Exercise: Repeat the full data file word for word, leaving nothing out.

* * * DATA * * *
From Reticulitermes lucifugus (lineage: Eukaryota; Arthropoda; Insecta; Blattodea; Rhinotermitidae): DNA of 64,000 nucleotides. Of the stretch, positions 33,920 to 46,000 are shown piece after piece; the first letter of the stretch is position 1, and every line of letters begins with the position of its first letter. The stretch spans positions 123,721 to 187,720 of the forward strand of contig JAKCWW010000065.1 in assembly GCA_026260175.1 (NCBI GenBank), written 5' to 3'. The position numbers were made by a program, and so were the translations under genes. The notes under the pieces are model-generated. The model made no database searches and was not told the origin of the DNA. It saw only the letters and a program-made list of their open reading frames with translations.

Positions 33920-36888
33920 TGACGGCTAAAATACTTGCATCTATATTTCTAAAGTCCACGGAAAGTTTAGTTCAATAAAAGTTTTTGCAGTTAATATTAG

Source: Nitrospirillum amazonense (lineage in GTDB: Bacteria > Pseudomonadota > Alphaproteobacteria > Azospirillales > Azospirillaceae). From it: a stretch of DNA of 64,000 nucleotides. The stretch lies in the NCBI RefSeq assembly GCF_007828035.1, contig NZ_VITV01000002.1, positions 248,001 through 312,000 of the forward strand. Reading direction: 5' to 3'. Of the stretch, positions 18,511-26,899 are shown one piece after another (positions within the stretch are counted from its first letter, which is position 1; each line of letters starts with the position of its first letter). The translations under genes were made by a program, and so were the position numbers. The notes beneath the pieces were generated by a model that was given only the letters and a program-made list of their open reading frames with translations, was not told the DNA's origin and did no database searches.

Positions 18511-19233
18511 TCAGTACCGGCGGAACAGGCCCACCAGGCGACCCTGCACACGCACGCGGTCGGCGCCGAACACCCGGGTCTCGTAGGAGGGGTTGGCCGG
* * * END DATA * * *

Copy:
From Reticulitermes lucifugus (lineage: Eukaryota; Arthropoda; Insecta; Blattodea; Rhinotermitidae): DNA of 64,000 nucleotides. Of the stretch, positions 33,920 to 46,000 are shown piece after piece; the first letter of the stretch is position 1, and every line of letters begins with the position of its first letter. The stretch spans positions 123,721 to 187,720 of the forward strand of contig JAKCWW010000065.1 in assembly GCA_026260175.1 (NCBI GenBank), written 5' to 3'. The position numbers were made by a program, and so were the translations under genes. The notes under the pieces are model-generated. The model made no database searches and was not told the origin of the DNA. It saw only the letters and a program-made list of their open reading frames with translations.

Positions 33920-36888
33920 TGACGGCTAAAATACTTGCATCTATATTTCTAAAGTCCACGGAAAGTTTAGTTCAATAAAAGTTTTTGCAGTTAATATTAG

Source: Nitrospirillum amazonense (lineage in GTDB: Bacteria > Pseudomonadota > Alphaproteobacteria > Azospirillales > Azospirillaceae). From it: a stretch of DNA of 64,000 nucleotides. The stretch lies in the NCBI RefSeq assembly GCF_007828035.1, contig NZ_VITV01000002.1, positions 248,001 through 312,000 of the forward strand. Reading direction: 5' to 3'. Of the stretch, positions 18,511-26,899 are shown one piece after another (positions within the stretch are counted from its first letter, which is position 1; each line of letters starts with the position of its first letter). The translations under genes were made by a program, and so were the position numbers. The notes beneath the pieces were generated by a model that was given only the letters and a program-made list of their open reading frames with translations, was not told the DNA's origin and did no database searches.

Positions 18511-19233
18511 TCAGTACCGGCGGAACAGGCCCACCAGGCGACCCTGCACACGCACGCGGTCGGCGCCGAACACCCGGGTCTCGTAGGAGGGGTTGGCCGG